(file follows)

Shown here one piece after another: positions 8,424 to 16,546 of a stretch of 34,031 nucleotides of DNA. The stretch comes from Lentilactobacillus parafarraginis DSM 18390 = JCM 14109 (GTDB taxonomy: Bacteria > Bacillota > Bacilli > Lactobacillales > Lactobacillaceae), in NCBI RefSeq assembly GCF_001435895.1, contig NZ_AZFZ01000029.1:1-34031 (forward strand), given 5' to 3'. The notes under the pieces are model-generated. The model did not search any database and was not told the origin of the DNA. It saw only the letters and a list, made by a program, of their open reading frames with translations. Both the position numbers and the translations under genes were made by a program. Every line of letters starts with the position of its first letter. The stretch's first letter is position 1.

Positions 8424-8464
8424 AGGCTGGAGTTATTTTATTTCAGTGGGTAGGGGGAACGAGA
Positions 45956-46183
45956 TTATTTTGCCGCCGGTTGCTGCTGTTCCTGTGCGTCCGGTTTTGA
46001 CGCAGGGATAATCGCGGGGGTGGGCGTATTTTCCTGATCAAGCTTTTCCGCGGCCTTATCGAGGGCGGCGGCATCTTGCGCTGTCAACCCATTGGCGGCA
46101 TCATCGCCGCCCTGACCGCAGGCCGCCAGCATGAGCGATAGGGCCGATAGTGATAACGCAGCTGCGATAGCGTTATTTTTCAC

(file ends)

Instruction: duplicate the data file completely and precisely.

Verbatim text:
Shown here one piece after another: positions 8,424 to 16,546 of a stretch of 34,031 nucleotides of DNA. The stretch comes from Lentilactobacillus parafarraginis DSM 18390 = JCM 14109 (GTDB taxonomy: Bacteria > Bacillota > Bacilli > Lactobacillales > Lactobacillaceae), in NCBI RefSeq assembly GCF_001435895.1, contig NZ_AZFZ01000029.1:1-34031 (forward strand), given 5' to 3'. The notes under the pieces are model-generated. The model did not search any database and was not told the origin of the DNA. It saw only the letters and a list, made by a program, of their open reading frames with translations. Both the position numbers and the translations under genes were made by a program. Every line of letters starts with the position of its first letter. The stretch's first letter is position 1.

Positions 8424-8464
8424 AGGCTGGAGTTATTTTATTTCAGTGGGTAGGGGGAACGAGA
Positions 45956-46183
45956 TTATTTTGCCGCCGGTTGCTGCTGTTCCTGTGCGTCCGGTTTTGA
46001 CGCAGGGATAATCGCGGGGGTGGGCGTATTTTCCTGATCAAGCTTTTCCGCGGCCTTATCGAGGGCGGCGGCATCTTGCGCTGTCAACCCATTGGCGGCA
46101 TCATCGCCGCCCTGACCGCAGGCCGCCAGCATGAGCGATAGGGCCGATAGTGATAACGCAGCTGCGATAGCGTTATTTTTCAC